Redbirds maturity vital to run towards NL Central title
MILWAUKEE, WI - SEPTEMBER 6: Lance Lynn #31 of the St. Louis Cardinals pitches to a Milwaukee Brewers batter at Miller Park on September 6, 2014 in Milwaukee, Wisconsin. (Photo by Tom Lynn/Getty Images) By Tom Lynn
MILWAUKEE - If there was just one word to summarize why the St. Louis Cardinals have suddenly jelled into a cohesive unit marching toward a division title, that word would be maturity.
It was that maturity that kept Cardinal hurler Lance Lynn from disintegrating into chaos during that dreadful first inning Saturday night in which the Cards made three errors and surrendered two runs within the first half dozen pitches Lynn threw. "That was not the game plan," he deadpanned after the game.
"We've seen in the past (with Lynn that) it can get really ugly in a hurry," said skipper Mike Matheny. "But he kept his composure and didn't let his emotions get out of whack. He was put in a challenging spot and he looked like a veteran pitcher out there. His frustration came out after he was out of it, not in the middle of it," Matheny said.
That difference was not lost on the big righty, who admitted to issuing a "primal scream" as he walked off the field after that wretched first inning.
But from there, Lynn alternated between dominance and grit as he battled through six very difficult innings in which he surrendered just one earned run but was in trouble in the fourth, fifth and sixth innings, stranding five runners in those frames. Inducing Ryan Braun to hit into a very timely double play to thwart what could have been a major disaster, was a key moment for Lynn (15-8).
Matheny said that in the past, Lynn has thrown tantrums in innings in which errors are committed behind him and it has the appearance of showing up his team, something that there is no room for on the Cardinals."We wanted to harness those emotions. We didn't want to take them away."
Lynn's maturity is not the only growth the Redbirds have seen this season. Carlos Martinez was virtually uncontrollable in his previous visit to Miller Park just before the All-Star break. At that time, Martinez was starting the team's final game with a chance to move into sole possession of first place. But he was so hyperactive and unfocused, he did not last three innings as the Brewers shelled him and the Redbirds 11-2.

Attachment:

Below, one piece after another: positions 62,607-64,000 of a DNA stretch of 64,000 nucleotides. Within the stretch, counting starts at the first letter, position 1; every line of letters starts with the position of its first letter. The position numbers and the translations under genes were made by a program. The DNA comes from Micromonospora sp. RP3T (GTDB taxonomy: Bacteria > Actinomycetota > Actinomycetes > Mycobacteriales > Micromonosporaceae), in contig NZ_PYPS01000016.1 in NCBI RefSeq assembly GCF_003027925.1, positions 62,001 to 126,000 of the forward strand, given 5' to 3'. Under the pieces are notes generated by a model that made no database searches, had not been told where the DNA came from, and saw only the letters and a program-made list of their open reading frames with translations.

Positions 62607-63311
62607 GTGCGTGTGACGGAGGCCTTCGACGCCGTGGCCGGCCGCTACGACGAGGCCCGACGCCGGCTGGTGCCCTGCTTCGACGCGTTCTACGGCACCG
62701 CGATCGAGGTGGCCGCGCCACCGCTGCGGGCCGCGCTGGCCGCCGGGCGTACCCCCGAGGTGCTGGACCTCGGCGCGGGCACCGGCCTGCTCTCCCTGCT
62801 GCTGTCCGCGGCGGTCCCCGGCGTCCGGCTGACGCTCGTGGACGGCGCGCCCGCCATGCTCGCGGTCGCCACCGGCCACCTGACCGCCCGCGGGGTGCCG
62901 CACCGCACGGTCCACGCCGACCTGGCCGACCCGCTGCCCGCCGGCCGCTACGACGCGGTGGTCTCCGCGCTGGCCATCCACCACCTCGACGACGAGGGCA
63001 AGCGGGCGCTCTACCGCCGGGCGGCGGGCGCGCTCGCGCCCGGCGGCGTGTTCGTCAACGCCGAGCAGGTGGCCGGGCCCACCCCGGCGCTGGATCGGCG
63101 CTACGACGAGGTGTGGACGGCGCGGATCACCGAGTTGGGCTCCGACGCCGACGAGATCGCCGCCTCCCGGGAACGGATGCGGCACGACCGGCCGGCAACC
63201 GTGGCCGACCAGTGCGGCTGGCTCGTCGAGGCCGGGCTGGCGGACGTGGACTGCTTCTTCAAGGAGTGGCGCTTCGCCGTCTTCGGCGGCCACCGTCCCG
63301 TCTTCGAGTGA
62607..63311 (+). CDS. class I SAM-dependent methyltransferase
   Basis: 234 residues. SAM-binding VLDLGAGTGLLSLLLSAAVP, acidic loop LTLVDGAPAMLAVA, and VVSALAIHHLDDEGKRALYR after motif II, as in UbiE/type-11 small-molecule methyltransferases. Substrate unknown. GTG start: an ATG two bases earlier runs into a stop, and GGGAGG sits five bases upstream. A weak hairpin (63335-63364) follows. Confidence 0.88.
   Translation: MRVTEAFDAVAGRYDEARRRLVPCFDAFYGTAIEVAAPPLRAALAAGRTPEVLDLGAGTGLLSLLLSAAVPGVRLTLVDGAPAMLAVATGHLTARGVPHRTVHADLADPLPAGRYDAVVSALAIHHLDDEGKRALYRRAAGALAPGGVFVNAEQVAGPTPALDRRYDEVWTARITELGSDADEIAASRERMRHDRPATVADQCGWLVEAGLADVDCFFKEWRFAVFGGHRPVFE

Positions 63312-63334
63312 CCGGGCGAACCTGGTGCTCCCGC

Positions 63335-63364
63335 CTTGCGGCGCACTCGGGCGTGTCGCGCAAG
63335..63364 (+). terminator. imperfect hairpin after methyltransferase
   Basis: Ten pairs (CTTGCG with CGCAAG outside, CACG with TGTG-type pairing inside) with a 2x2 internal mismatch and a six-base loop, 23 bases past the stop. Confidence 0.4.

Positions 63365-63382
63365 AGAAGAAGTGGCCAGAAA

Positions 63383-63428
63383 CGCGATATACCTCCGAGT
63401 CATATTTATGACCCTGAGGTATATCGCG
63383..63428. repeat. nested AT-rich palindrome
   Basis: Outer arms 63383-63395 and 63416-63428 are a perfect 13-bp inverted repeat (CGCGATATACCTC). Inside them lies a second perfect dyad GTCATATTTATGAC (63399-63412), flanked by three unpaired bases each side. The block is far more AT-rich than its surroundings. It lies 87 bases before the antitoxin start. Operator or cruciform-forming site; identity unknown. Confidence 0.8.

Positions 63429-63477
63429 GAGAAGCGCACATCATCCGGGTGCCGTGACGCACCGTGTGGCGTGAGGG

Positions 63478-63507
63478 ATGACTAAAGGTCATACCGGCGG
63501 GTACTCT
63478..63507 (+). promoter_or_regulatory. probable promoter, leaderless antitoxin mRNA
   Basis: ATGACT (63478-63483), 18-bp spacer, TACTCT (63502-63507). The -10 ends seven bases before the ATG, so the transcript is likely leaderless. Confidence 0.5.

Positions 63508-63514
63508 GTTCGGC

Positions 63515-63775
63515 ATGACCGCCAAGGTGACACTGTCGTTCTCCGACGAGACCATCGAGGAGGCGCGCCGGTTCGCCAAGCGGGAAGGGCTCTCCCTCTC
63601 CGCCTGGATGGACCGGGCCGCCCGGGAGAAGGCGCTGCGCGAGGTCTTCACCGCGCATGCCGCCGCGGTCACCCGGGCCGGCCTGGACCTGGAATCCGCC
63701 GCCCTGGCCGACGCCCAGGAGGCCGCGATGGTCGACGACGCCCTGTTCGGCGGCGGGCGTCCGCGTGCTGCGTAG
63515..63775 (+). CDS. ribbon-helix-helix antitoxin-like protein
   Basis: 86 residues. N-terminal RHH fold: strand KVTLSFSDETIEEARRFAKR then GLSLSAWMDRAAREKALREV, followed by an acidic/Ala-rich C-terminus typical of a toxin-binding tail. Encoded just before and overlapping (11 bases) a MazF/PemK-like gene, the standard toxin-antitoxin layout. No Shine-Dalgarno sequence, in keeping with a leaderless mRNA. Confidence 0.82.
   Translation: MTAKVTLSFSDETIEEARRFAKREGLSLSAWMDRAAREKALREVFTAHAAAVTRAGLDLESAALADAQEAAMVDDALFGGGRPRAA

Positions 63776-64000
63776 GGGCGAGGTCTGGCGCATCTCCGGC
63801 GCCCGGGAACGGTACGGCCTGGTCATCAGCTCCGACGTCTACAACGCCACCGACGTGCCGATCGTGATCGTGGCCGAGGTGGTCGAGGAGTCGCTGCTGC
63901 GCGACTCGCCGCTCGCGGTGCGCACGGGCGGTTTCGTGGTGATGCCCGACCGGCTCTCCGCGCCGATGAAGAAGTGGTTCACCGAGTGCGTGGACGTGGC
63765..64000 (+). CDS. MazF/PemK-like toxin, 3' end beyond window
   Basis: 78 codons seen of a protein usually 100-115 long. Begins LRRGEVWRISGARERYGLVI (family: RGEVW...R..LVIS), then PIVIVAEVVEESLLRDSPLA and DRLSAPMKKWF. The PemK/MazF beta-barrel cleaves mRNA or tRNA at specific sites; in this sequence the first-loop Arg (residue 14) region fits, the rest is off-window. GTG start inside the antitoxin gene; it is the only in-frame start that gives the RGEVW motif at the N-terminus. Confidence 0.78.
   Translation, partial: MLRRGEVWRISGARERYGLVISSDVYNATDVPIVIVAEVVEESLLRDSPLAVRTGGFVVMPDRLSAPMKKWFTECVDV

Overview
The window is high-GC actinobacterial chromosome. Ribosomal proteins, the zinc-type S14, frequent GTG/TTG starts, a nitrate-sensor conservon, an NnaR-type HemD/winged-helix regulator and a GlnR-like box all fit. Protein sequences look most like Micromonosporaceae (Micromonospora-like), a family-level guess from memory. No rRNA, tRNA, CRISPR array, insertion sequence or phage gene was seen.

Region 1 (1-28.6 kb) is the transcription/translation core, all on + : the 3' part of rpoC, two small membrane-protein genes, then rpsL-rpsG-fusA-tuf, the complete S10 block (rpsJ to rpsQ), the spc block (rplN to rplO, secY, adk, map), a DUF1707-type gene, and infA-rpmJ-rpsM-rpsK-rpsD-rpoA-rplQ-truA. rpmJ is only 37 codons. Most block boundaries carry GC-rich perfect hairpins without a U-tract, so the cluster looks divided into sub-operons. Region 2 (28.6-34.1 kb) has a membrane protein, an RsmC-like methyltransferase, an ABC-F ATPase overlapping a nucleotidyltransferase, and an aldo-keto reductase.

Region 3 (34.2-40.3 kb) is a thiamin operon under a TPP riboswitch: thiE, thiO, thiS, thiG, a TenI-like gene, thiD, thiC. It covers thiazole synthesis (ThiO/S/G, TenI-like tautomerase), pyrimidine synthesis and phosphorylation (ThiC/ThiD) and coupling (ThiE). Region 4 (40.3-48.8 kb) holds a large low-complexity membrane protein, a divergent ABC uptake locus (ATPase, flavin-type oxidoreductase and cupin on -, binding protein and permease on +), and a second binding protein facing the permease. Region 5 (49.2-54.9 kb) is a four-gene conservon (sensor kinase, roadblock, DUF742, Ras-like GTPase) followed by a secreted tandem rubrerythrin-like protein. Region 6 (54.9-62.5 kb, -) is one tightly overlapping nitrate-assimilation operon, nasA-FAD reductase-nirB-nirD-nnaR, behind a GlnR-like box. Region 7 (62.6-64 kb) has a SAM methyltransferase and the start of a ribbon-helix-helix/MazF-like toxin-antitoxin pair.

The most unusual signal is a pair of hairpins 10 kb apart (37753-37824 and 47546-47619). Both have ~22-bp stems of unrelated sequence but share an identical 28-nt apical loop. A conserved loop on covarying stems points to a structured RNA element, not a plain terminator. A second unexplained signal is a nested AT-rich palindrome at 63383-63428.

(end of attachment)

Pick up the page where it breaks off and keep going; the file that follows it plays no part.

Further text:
Saturday night, a calm, determined and unemotional Martinez gave the Redbirds four big outs out of the bullpen and pitched like a veteran.
"I think he was excited to be a starter," Matheny said of that July outing. "We couldn't control him. He was all over the map. I think that's just something young players have to go through."
Another youngster who has developed quickly is Oscar Taveras', whose game-winning two-run homer off Kyle Lohse was the product of dedication and hard work that Matheny said Taveras very much needed.
He said the Cards' coaches told Taveras that the league is always trying to stay one step ahead of him and that he had to work through his difficulties, which included a batting average hovering in the .200 range for much of the year, a number Taveras was not used to.
Through an interpreter, Taveras said he has worked very hard in the cages with hitting instructors John Mabry and David Bell and has made some difficult adjustments. But now, he said, he feels comfortable.
Matt Adams, another player Matheny credited with huge development this season, responded to a few days off nursing an oblique strain with a powerful two-run homer in the first inning that gave the Redbirds a short-lived lead. "He was really feeling it in BP," said Matheny, "He really put on a show. I told him I had him in there (the line up) and that he needed to get his work in and tell me if I needed to take him out. But he was good to go."
Matheny also joked that the Cards' staff has learned not to worry too much when the big lefty appears injured, as he did when he dove for a ball late in the game and was slow getting up. "Sometimes he'll take a bad swing and we think he might be hurt and next pitch he'll hit a laser," he said.